Scott Hood

The handmade sign being waved proudly amongst the large crowd gathered behind the ESPN "College GameDay" stage on the Horseshoe said it all.

"Weather forecast - Clowney with a 100 percent chance of pain."

Several hours later, the catchy sign proved prophetic.

South Carolina defensive end Jadeveon Clowney was the lead guitarist for a spectacular USC rock act that shook, rattled and rolled the vaunted Georgia offense for three hours on Saturday in front of perhaps the loudest, most enthusiastic crowd from beginning to end in Williams-Brice Stadium history.

Georgia finished with just 224 yards of offense, but 75 of those yards (33.5 percent of the total) came on a meaningless final drive in the fourth-quarter when USC's defense consisted mostly of second- and third-teamers.

Through three quarters, when the outcome of the game was still in doubt, Georgia mustered a meager 149 yards of total offense, 40 yards on the ground as the heavily hyped freshman duo of Todd Gurley and Keith Marshall (76 total yards; 51 in the first three quarters) fizzled trying to run against Clowney and the stout USC defense.

"I knew our defense was going to come out ready to play against Georgia," Clowney said on Saturday. "We've been practicing hard and going hard. We said that if we got some pressure, they wouldn't get many points on us."

CBS analyst Tony Barnhart said that Saturday's stellar performance by the USC defensive front has "changed the narrative" in the SEC.

"Talk about the narrative changing in the SEC. The narrative was LSU and Alabama have the grownest of the grown men playing defensive line in the SEC," Barnhart said. "Now you have to put South Carolina there. Kelcy Quarles, Devin Taylor and Jadeveon Clowney is as good as any front line in college football.

"The poor left tackle at Georgia, Lord help him. He had no shot. Clowney kept doing the swim move and speed move and one time he just jumped over him and got to the quarterback. That's how talented this kid is."

How impressive was Clowney's performance? He drew raves afterwards from national pundits covering the game. On Monday, Dan Wenzel of Yahoo!Sports tossed out the suggestion that Clowney deserved serious consideration for the Heisman Trophy.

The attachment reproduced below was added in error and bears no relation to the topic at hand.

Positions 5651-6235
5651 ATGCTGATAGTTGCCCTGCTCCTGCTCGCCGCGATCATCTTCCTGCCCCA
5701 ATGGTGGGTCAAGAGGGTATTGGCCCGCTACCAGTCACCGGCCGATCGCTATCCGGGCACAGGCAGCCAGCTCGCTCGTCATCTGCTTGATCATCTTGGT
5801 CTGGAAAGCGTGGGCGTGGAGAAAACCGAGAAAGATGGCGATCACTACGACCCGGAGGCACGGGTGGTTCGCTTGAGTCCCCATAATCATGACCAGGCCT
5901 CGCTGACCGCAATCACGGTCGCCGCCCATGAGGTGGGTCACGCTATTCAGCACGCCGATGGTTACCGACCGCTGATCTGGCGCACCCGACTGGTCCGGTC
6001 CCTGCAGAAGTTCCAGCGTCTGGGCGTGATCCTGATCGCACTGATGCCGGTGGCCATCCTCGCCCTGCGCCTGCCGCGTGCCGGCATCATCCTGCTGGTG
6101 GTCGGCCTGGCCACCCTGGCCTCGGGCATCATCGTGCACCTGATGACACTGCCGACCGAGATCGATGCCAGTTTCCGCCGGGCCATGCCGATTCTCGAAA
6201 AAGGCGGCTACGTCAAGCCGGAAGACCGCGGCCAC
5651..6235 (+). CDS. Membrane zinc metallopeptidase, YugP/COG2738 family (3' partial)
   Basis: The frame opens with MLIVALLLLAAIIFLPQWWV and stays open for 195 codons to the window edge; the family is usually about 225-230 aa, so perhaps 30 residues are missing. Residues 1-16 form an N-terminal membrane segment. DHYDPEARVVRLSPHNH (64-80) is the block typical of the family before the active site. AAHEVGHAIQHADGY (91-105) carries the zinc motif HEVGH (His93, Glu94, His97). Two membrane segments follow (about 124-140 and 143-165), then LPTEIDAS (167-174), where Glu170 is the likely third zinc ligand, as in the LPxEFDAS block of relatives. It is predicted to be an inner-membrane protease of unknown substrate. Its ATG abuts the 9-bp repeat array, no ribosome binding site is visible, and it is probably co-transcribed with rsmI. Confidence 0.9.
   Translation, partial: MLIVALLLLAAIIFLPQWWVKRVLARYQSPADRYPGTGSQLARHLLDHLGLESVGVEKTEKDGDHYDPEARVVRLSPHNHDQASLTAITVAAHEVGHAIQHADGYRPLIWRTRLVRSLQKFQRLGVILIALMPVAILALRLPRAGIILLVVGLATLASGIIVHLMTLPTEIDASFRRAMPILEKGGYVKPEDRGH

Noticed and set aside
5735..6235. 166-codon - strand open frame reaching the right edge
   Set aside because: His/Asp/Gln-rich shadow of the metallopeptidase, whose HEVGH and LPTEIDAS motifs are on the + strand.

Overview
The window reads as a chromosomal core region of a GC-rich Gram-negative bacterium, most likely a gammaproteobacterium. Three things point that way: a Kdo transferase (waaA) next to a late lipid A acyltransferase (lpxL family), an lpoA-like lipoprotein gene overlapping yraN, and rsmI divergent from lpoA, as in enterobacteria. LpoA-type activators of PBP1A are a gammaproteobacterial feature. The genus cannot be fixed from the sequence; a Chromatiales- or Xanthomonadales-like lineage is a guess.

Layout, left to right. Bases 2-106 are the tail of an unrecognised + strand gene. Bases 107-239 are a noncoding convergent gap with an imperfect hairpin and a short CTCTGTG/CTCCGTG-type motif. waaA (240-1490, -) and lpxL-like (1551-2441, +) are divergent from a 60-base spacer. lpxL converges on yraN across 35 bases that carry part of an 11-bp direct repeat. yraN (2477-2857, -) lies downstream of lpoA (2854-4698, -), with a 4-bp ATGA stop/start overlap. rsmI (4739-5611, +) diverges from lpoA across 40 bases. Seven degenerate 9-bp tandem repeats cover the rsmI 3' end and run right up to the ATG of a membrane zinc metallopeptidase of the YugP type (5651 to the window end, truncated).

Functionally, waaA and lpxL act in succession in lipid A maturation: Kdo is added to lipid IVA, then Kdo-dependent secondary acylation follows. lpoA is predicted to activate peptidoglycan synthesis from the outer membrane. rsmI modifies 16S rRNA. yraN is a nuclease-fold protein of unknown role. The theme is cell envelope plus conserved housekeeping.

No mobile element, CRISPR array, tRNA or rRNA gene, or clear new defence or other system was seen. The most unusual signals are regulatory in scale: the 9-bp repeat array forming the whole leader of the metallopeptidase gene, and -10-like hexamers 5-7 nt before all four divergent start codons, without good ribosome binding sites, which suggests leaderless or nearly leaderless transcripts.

While the chances of a defensive player winning the Heisman are slim because inattentive voters are tuned only to individual offensive numbers (Wetzel summed it up perfectly: "Is there anyone out there that doesn't believe Clowney is one of the best players in America? Other than whoever is writing those 'Heisman Watch' lists that he rarely, if ever, appears on?"), Clowney could put himself squarely into the Heisman race if he disrupts the LSU and Florida offenses to the same extent he bothered Georgia on Saturday.

LSU lost starting left tackle Chris Faulk for the season in early September, and the most important position along the offensive front has played musical chairs since then.

Will whoever lines up for LSU at left tackle, or right tackle for that matter, prove capable of blocking Clowney? Surely, it will prove to be a difficult, if not impossible, task.

"Losing Chris Faulk at left tackle was a huge loss," Barnhart said.

With 6.5 sacks and 11.5 tackles for loss in six games, Clowney is tracking single-season school records in both categories with the regular season at the halfway point.

Clowney is already 65 percent there in terms of the season sack record (10, Andrew Provence in 1982 and Melvin Ingram in 2011) and 59 percent towards the season tackles-for-loss record (19.5, Eric Norwood in 2007).

If Clowney continues to dominate offensive tackles, he won't just break those records, he will shatter them.

"He's growing in knowledge and he's still learning what we're doing," defensive coordinator Lorenzo Ward said on Saturday. "He's learning his fits and base defense. He's always been blessed with the ability to rush the passer. He's buying into what coach (Brad) Lawing is teaching. Coach Lawing is on him all the time. I call Coach Lawing the 'bad cop' because he gets on him and then I'm over there trying to pick him up. He's a great football coach and Jadeveon is a great talent."

In addition, USC has a SEC-leading 25 sacks (4.2 sacks per game) after dropping Murray twice on Saturday. But the Gamecocks affected him countless other times.

The school record for most sacks in a season is 41 (2010). USC's rate of production in that category must diminish considerably in the second half of the schedule in order for the Gamecocks to fall short of setting a new record.

With at least seven games remaining, USC's weekly sack count must tumble to 2.3 per game simply to match the school record.

Clowney is a major reason, of course, the Gamecocks are ranked second in the SEC in scoring defense (10.5 points per game), third in total defense (278 yards per game), second in rushing defense (83.8 ypg) and fifth in pass defense (194.2 ypg), putting them in the upper one-third of most major statistical categories in the SEC, a league renowned for powerful defenses.

Ward said Saturday's effort was the product of all 11 players on defense playing as a unit.

"We've got good players and I've got good coaches," Ward said. "Not only the front four, but our linebackers have played really well. And the perimeter was in position to make some plays. It all works hand-in-hand. It's a blessing to be able to rush four guys and drop seven when it's time to throw the football."

For in-depth coverage of Gamecock sports and recruiting,visit

Read or Share this story: